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6 Tips About How To Source Passive Candidates

If you are a recruiter or works in the staffing industry, I’m sure you know that passive candidates are usually the best candidates. But passive recruiting is often easier said than done. You’ll have[...]

November 13, 2018

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Interview Tactics for Assessing Cultural Fit

The competition to attract and retain exceptional workers remains fierce. Very fierce. Job openings pile up and go unfilled. Employers are desperately seeking skilled candidates who will integrate well with the mission and the team. And the needs of today’s talent, particularly those in millennial generations, have taken more nuanced turns. Cultural fit, Forbes recently emphasized, has become even more important in the modern age.

For independent recruiters, the process of sourcing and interviewing prospects has reached new levels of complexity. What questions should you ask? How can you really judge attitude and aptitude? While labor regulations make it clear that we can’t get too personal in our inquiries, there is one bygone line of questioning we may consider reviving -- asking talent about their interests beyond the office. When recruiting for cultural fit, here are some aspects we can focus on safely.

Inherent Leadership Attributes

Outside the office, many working adults belong to community associations or leisure-based groups. For example, you may discover that your candidate heads the local Parent Teachers Association (PTA), homeowner’s association (HOA), neighborhood watch or girl scout troop. Or perhaps the applicant hosts a writing club or fund-raising effort for medical research. In any of these or similar situations, independent recruiters gain a sharp perspective into a candidate’s leadership skills. For positions that require strong management abilities, a person’s interests can serve as fantastic indicators of potential success.

Independence and Team Spirit

The activities that people engage in tell us a great deal about how they work in relation to colleagues or the absence of teams. An avid soccer fan who plays on an after-hours league demonstrates his or her commitment to a group. As companies transition to a more project-based approach toward work, a person’s success in contributing to cross-functional corporate teams is imperative. The same would apply to a professional who volunteers in her spare time. Her ability to organize a charity and achieve its goals would help recruiters predict her level of interaction with customers and participation with peers.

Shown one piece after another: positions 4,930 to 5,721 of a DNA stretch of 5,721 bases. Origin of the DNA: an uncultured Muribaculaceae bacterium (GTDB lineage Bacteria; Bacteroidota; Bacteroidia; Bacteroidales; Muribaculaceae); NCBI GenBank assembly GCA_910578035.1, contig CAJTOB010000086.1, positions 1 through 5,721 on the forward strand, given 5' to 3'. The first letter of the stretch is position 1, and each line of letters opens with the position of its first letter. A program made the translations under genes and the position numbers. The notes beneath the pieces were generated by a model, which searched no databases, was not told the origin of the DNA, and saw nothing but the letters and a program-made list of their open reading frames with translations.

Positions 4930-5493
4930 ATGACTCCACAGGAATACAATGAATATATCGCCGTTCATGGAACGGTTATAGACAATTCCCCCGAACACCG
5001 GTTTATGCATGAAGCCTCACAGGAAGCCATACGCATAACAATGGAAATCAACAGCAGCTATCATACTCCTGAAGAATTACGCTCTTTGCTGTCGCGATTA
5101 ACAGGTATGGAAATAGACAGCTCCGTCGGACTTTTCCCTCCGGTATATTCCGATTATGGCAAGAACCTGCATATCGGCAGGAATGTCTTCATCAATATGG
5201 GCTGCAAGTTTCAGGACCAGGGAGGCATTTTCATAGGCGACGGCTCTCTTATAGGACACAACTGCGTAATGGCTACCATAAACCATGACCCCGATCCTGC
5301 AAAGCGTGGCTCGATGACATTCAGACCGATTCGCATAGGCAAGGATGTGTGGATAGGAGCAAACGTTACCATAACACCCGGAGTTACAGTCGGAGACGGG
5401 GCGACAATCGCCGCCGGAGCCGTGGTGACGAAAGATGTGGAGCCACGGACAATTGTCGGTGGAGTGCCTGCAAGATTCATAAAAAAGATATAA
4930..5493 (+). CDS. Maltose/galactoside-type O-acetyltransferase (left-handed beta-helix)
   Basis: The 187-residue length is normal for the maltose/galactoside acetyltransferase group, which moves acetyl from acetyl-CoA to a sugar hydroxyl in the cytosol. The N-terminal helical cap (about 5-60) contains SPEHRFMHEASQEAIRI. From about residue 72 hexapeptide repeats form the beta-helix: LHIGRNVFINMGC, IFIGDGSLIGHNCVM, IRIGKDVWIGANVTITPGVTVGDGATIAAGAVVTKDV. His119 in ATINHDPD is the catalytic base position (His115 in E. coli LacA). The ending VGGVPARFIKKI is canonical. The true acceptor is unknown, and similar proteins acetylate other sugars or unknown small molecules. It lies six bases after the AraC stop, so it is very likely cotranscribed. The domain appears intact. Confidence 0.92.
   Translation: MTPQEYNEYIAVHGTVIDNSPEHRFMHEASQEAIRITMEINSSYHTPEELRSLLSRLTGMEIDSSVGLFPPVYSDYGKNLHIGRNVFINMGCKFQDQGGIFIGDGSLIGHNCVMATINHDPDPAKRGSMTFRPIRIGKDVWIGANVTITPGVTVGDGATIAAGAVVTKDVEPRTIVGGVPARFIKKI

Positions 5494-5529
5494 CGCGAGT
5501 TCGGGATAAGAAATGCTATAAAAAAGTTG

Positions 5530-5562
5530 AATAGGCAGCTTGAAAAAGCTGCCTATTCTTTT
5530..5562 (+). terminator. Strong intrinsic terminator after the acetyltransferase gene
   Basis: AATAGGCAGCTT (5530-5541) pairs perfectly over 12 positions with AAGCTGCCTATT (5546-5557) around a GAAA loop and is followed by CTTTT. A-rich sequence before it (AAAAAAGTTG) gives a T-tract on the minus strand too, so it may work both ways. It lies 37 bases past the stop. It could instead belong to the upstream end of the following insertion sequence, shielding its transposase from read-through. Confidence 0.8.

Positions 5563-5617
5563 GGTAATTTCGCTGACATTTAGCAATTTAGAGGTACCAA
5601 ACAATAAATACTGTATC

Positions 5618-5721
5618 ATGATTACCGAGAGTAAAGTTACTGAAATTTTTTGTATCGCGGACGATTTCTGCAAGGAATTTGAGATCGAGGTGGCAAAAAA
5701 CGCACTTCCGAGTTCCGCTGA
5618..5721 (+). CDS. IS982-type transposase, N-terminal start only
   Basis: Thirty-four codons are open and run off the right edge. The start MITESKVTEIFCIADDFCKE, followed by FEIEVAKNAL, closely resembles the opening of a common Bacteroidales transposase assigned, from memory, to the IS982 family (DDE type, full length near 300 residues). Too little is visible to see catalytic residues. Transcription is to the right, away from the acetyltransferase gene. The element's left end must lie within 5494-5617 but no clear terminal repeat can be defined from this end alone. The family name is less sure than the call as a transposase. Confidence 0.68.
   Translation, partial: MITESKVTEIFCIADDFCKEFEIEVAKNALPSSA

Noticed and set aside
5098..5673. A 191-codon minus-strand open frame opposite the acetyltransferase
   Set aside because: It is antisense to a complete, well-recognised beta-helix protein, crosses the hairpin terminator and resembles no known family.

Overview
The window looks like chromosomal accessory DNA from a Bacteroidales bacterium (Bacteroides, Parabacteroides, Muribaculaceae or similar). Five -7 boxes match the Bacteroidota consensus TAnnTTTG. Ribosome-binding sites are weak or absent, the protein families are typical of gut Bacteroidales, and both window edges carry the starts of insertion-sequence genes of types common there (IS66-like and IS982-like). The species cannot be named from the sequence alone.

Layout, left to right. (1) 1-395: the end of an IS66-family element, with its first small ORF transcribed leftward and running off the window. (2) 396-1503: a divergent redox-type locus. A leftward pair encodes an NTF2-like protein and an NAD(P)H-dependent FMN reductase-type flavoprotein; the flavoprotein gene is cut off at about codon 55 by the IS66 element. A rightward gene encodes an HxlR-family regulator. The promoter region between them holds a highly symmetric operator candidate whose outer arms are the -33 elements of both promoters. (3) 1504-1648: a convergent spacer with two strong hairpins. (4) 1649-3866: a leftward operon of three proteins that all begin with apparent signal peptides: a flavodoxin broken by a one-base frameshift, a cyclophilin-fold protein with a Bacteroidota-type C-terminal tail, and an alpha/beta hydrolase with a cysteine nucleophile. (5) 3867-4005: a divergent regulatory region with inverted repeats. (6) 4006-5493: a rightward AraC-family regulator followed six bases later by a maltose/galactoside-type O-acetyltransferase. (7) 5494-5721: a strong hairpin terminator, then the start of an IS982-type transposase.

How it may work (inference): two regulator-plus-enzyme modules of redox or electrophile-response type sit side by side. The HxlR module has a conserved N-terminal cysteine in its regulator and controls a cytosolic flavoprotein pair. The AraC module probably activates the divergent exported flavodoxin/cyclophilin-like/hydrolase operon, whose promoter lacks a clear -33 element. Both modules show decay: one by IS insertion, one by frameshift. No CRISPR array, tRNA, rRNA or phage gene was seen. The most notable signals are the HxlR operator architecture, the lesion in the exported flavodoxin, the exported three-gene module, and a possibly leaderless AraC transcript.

For a job that requires more individualized work, under minimal supervision, extramural activities tell the same story. An individual who enjoys carpentry as a hobby would likely possess these critical traits -- he understands how to plan a project, work autonomously, budget time and materials, execute and deliver a finished good.

Passion and Ongoing Development

The activities that appeal to people are as diverse as people themselves. Some of us follow artistic pursuits: painting, music, creative writing, knitting and others. Some of us play sports or build cars or skydive. Each hobby a recruiter uncovers should convey key information about the candidate. An individual who writes as a hobby exemplifies a worker who would likely excel at communication and research. A candidate who paints in his or her spare time may be a perfect fit for a marketing position, so long as the core vocational skills match.

Regardless of the pastime, activities reveal other important characteristics about our talent. They let us know that the candidates we’re speaking with are passionate, can dedicate themselves to completing milestones and deliverables, constantly practice to refine their skills, set goals and find ways to enjoy work. Somebody with several different hobbies would also provide an excellent example of a person who can manage multiple tasks on the job.

Living and Working in Three Dimensions

The best employers realize that workaholics and robots-in-the-flesh seldom evolve or become ideal talent. Any business and any position comes with nuances. There are always countless moving parts, innovations, shifts in direction and new roles to occupy. A worker without balance may not be able to transition into leadership, develop a fresh set of skills or tackle new projects.

A person invested in activities beyond the business is well rounded. That often means he or she is a repository of information, insight and perspective. These people are the thought leaders of the future. They are the workers who take calculated risks, experiment, suggest improvements and have a better understanding of their world -- along with the needs of customers who share that world.

Outside Interests Can Become Inside Strengths

Independent recruiters know all the ins and outs of acing interviews. They have a prime opportunity to coach and prepare talent for presenting their personal brands in the most compelling ways. Learning more about your candidates’ interests won’t just help you engage them or solidify the relationship -- it will empower you to match the very best people to the perfect business culture. And that produces results for your clients, your talent and you.

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